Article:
Serif will launch as part of an exhibition at Somerset House from 21 to 27 September 2015, as part of this year's London Design Festival. See Dezeen's pick of exhibitions and installations taking place during the event.

Bouroullec brothers' Serif TV for Samsung
A sketch of the Bouroullec brothers' Serif TV for Samsung

The TV will be available from retailers in the UK, France, Sweden and Denmark from 2 November 2015.

At the CES trade show in Las Vegas at the beginning of this year, Samsung unveiled a TV designed by Yves Behar that features a curved screen mounted on a cube-shaped pedestal.

  • fergusnaughton

    This is fantastic. In a world of electronic goods where there seems to be a constant further refinement towards the thinner or slicker, the Bouroullec brothers create a beautiful object.

    This is something that had set apart B+O from the mainstream for years (as well as the price tag!). I believe that to an extent that this is why most galleries and installation artists seem to use the SONY KX-27. That said it had made me start thinking about building a nice frame/box to put my TV into.

  • Sim

    I’m not sure about this. I have always thought it’s a shame losing the TV as a box. I used to have one on wheels in my house with a thick wood “surround” (the way they used to be made). Because of the sturdiness of the thing I could literally kick it around and watch it all over the place. When I wasn’t watching I’d tuck it away.

    Now we have these black panels that are terrible to look at when turned off that are almost always too big. Not sure however if this is the solution either, though.

    • buddyguy

      “Now we have these black panels that are terrible to look at when turned off that are almost always too big.” Oh boo hoo. How do we manage getting out of bed with all these first-world problems? Here is an idea, don’t consume television.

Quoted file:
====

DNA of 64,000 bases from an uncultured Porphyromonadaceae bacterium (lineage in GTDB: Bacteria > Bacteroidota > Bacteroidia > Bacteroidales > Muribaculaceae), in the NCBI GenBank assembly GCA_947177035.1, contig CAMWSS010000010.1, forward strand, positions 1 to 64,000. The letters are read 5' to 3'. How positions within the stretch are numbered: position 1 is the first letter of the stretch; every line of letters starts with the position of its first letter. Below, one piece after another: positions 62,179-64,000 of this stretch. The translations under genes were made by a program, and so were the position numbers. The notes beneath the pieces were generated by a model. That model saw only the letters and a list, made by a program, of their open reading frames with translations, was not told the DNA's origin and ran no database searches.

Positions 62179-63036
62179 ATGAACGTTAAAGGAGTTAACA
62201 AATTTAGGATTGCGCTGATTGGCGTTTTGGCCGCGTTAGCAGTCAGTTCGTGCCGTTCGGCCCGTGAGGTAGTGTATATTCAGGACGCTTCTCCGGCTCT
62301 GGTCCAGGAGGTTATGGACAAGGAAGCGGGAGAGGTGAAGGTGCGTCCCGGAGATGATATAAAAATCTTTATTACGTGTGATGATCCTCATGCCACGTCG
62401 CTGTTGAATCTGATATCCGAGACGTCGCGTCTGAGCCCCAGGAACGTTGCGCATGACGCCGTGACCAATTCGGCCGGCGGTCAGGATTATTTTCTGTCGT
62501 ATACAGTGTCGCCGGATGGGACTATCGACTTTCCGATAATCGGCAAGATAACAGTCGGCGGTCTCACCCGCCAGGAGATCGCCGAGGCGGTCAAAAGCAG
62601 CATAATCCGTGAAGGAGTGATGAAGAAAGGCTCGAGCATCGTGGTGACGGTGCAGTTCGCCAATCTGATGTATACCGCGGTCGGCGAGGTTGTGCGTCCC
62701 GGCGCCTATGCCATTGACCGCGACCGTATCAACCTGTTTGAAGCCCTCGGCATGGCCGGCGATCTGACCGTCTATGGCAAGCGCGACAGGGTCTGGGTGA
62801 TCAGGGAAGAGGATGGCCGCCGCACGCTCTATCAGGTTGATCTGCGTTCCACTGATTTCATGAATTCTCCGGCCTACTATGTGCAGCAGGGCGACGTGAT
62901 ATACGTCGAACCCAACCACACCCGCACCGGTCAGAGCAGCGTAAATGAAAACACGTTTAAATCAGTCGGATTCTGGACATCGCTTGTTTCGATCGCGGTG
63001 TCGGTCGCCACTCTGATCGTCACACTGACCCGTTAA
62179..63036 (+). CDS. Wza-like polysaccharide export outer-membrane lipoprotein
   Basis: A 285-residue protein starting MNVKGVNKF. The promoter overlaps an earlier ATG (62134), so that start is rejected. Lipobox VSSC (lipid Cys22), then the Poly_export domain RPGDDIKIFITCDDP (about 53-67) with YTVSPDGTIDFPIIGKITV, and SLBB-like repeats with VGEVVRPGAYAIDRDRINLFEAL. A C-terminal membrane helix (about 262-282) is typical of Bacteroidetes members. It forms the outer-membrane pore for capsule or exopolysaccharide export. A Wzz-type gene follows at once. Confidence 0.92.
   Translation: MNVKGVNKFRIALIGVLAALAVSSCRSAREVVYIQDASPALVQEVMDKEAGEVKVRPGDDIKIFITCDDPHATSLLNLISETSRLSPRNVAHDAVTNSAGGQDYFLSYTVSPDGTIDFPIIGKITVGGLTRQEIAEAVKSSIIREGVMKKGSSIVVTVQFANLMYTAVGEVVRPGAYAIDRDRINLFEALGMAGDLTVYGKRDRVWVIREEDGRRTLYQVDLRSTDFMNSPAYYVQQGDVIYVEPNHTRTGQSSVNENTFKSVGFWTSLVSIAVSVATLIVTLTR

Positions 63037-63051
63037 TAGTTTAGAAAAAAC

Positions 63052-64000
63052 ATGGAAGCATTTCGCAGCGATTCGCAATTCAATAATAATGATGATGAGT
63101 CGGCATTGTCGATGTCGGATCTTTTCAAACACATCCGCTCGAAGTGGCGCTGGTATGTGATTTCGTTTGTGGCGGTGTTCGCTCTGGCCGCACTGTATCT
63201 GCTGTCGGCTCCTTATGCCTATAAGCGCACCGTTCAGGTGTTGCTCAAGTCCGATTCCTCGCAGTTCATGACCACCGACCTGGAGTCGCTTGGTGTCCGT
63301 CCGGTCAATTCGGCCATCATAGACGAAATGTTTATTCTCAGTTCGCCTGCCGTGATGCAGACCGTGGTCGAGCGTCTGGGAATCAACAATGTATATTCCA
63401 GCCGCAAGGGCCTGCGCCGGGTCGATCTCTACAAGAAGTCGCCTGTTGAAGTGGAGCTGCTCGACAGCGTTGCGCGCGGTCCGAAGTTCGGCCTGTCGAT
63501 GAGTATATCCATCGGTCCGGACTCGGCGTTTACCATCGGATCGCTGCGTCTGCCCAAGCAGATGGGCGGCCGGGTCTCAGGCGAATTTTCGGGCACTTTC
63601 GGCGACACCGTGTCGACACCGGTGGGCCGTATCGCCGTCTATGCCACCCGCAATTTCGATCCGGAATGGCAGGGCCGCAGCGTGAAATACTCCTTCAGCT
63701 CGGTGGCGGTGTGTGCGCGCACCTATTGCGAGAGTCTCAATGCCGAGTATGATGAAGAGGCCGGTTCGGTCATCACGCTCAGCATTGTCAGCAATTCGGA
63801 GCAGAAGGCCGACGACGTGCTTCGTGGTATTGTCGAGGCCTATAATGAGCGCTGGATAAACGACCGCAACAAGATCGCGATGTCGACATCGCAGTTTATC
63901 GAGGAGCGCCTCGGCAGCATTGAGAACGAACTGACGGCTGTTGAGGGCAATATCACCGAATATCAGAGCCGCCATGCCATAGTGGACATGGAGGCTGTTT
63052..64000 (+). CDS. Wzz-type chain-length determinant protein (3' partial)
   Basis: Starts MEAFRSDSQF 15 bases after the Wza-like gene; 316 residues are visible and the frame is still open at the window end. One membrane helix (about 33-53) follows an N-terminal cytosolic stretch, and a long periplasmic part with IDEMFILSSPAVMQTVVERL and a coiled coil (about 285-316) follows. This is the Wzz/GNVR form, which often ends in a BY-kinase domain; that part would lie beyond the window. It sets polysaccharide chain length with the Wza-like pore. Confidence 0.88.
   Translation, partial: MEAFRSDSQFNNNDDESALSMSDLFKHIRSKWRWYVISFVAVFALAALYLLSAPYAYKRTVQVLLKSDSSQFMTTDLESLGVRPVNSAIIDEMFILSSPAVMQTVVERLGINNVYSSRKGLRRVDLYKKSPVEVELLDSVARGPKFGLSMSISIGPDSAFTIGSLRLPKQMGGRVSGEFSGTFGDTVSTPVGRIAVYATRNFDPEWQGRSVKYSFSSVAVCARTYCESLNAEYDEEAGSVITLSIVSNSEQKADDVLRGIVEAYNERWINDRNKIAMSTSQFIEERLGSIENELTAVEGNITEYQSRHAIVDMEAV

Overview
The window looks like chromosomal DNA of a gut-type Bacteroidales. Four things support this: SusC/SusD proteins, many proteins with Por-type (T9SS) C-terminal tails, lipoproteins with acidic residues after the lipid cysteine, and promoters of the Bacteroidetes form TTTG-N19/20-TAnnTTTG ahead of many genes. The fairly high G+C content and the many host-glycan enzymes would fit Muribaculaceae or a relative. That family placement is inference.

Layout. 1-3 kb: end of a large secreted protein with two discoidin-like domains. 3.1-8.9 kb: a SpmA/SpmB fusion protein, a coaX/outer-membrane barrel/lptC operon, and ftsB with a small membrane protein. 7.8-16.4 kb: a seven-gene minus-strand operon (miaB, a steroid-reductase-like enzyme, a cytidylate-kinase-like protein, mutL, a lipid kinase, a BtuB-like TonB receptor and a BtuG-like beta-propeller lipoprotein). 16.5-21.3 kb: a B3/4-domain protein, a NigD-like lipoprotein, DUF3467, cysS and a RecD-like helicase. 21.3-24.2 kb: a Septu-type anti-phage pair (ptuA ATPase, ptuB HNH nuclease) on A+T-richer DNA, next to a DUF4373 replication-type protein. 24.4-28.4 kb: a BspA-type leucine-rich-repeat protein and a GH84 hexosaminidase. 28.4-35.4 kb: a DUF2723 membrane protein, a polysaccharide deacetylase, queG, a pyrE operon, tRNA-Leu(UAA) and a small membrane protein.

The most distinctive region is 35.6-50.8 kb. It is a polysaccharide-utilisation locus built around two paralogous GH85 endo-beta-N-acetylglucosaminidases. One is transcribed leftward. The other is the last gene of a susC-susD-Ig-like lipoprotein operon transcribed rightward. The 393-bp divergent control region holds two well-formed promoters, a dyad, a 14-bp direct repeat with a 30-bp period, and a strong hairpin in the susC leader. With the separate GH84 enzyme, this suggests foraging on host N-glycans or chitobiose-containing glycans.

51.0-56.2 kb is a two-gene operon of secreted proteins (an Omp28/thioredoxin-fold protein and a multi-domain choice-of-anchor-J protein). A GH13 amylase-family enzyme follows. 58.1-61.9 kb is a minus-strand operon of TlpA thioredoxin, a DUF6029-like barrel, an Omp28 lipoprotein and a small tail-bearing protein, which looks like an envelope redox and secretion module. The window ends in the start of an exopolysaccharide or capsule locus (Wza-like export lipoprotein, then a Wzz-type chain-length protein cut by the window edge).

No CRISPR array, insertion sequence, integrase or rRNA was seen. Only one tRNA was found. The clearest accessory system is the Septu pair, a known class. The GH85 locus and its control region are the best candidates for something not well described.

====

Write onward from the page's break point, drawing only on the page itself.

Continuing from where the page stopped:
• Bobby D

    I wish I liked this, but I really don’t. I can sort of see where they were going and there are elements of it that I can definitely appreciate, but I think it looks dated. It doesn’t look like a piece of furniture either.

    The shelf versions are nicer and I like what the frame is doing, but why flare the top out again? Other than to achieve ‘serif’ as a concept (which you’d only see from the side), this makes it looks very heavy indeed.

    • UnrealClock

      Easy, you can put stuff on top of it like you used to.

  • AA

    It is a great piece of furniture as expected from the Bouroullec brothers. Idea is great and the proportions are beautiful. My only regret is about the back panel and the legs. They both don’t work.

  • CoddledEggs

    TVs generally have a lot of other junk plugged into them. This stripped-down design belies that fact that you’re going to need a shelf for all the boxes and consoles and power-bars and wires. The image of the TV with its wistful wall-plug is a beautiful lie.

    • You have a good point. The designers should’ve kept the original case of the TV and wrapped the frame of the stand around it, just like a cellphone cover.

  • amsam

    It’s terrific. It doesn’t have to be everyone’s cup of tea, but it’s a strong real design idea brought to the barren landscape of TV design. About time!

  • Kim L.

    I like the concept. I can’t see any ports though. Are they hidden underneath the fabric part at the very bottom? If so, that is a very good idea.

  • Nick

    It would make more sense to have thickened the bottom edge only where needed.

  • Guest

    What’s better than something wafer thin, sitting flat to the wall, without a wire in sight? That’s progress.

  • Chris MacDonald

    I love it. How about a picture with the myriad wires protruding from it? These chaps are on the right track, I think.